This is enough.
The deep, gaping wounds in our country stemming from centuries of racist ideology and practices have resulted in the senseless murders of George Floyd, Breonna Taylor, Tony McDade, and too many others from the Black community at the hands of law enforcement. The dehumanization that stems from “othering” one another has led us to this painful and pivotal moment in our history. Our Black family members, friends, neighbors, colleagues, and fellow citizens are suffering and not safe, and treated as if they don’t matter. For those of us outside this community, the time to act is now.
The GGSC Education team stands by the Black community—seeing and supporting every member in their full humanity.
We are committed to doing our part in eradicating dehumanization in our society by promoting, practicing, and embracing research-informed anti-racist practices and beliefs. We start by acknowledging systemic barriers like poverty, inequitable opportunities, and racist institutional policies. These barriers not only exist in society broadly, but are deeply ingrained in our school system, as well. Though such barriers may seem insurmountable, we must work toward dismantling them; we must also change the hearts of people—starting with ourselves by unearthing unconscious biases, stereotypes, and racist thinking.
To that end, the GGSC Education team commits to:
- Applying an anti-racist lens to our work in social-emotional learning, mindfulness, and character education.
- Acknowledging the limits of our awareness as educators and researchers.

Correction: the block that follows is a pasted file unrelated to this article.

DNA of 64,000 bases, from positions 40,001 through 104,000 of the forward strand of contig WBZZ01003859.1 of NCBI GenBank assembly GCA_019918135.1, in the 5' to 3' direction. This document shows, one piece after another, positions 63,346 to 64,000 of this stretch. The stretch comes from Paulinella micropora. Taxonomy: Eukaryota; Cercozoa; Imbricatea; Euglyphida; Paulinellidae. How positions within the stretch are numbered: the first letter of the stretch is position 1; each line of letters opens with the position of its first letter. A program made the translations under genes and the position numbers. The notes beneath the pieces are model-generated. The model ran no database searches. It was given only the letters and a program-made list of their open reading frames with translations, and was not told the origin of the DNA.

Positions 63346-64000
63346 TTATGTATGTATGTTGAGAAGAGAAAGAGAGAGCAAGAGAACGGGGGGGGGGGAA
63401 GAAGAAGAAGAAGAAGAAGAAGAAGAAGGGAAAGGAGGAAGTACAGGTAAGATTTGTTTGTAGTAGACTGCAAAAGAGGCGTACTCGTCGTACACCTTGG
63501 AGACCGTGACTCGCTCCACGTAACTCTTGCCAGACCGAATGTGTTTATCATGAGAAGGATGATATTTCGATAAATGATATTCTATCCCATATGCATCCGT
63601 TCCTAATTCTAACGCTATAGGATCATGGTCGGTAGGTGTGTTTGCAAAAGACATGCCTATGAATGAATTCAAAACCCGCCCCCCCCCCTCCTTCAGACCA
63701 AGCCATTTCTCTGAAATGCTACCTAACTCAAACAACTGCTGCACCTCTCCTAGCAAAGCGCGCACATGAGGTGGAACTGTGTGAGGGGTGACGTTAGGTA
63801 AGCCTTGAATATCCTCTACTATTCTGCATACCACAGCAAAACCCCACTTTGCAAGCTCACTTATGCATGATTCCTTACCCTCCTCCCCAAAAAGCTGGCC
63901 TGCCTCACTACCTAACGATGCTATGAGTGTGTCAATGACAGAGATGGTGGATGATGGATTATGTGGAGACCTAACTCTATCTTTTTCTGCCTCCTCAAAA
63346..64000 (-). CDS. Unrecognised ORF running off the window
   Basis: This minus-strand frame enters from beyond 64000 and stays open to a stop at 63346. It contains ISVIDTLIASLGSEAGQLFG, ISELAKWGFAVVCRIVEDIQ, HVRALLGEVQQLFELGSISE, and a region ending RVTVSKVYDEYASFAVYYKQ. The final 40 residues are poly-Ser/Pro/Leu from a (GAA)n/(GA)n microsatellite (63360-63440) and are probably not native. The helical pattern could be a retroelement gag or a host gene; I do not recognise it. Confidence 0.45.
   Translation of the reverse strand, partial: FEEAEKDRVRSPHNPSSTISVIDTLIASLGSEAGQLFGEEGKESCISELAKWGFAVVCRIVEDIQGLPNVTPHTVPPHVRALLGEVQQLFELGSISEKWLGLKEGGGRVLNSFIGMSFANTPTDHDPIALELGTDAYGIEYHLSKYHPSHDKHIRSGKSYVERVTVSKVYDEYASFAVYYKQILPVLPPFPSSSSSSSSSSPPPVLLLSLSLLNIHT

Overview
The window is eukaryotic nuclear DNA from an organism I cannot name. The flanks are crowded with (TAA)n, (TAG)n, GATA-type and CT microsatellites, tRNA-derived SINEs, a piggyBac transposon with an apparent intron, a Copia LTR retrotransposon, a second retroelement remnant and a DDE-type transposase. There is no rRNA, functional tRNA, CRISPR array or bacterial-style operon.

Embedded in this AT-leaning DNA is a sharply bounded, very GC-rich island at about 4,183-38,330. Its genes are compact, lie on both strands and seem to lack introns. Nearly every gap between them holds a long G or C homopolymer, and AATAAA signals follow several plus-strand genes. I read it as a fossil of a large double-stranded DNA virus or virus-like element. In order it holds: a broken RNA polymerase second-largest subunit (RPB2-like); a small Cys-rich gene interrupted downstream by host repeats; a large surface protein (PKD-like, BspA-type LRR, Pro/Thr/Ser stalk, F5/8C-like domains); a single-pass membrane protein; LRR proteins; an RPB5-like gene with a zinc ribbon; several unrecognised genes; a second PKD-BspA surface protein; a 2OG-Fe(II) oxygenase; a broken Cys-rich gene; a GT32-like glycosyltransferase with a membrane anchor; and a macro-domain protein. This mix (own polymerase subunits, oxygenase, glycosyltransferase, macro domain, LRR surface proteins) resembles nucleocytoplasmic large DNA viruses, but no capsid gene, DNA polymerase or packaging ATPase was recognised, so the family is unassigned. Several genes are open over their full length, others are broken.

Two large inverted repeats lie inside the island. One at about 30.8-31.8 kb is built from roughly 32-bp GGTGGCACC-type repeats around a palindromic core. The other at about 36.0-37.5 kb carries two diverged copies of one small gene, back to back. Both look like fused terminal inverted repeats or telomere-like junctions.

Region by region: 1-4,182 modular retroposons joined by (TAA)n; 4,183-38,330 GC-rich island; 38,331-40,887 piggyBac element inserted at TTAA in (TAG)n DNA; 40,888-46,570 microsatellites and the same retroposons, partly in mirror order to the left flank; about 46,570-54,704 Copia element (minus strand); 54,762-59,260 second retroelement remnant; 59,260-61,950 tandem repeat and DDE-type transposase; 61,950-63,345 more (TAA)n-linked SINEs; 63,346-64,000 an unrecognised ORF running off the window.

- Engaging in continual and lifelong learning in our field to address racism in our work as teachers and researchers.
- Embracing a strengths-based, student- and healing-centered approach to learning and development that serves as a counter to deficit thinking and exclusionary discipline practices.
- Incorporating trauma-sensitive practices and approaches in our work to foster safety and a sense of belonging in classrooms and schools.
- Acknowledging implicit bias as a barrier in anti-racist education by engaging in and promoting practices that enhance self-awareness and social awareness.
- Prioritizing teacher burnout as a potential barrier to anti-racist education by providing science-based practices for developing educators’ social-emotional competence, well-being, and resilience.
- Deepening empathy, compassion, and relationship skills by offering practices for staff and students designed to build trust and bridge differences.
We strive for intellectual humility—both personally and professionally. We also humbly stand next to educators around the country and the world who are taking action to undo the racism within themselves, encouraging their colleagues to do the same, and teaching and supporting their students in forming anti-racist identities.
We have compiled a list of resources to assist educators in this crucial work, and invite you to share your reflections and learning with us so that we may all become better human beings.
As UC Berkeley professor john a. powell wisely said at the GGSC’s recent Bridging Differences conference:
We are conflicted inside ourselves, which we almost never talk about, and we project that out. Part of the struggle is not just “getting along” or “fixing the other person,” but getting along with different aspects of ourselves. So this becomes not just a political or psychological journey, but a profoundly spiritual journey.
We are committed to this journey.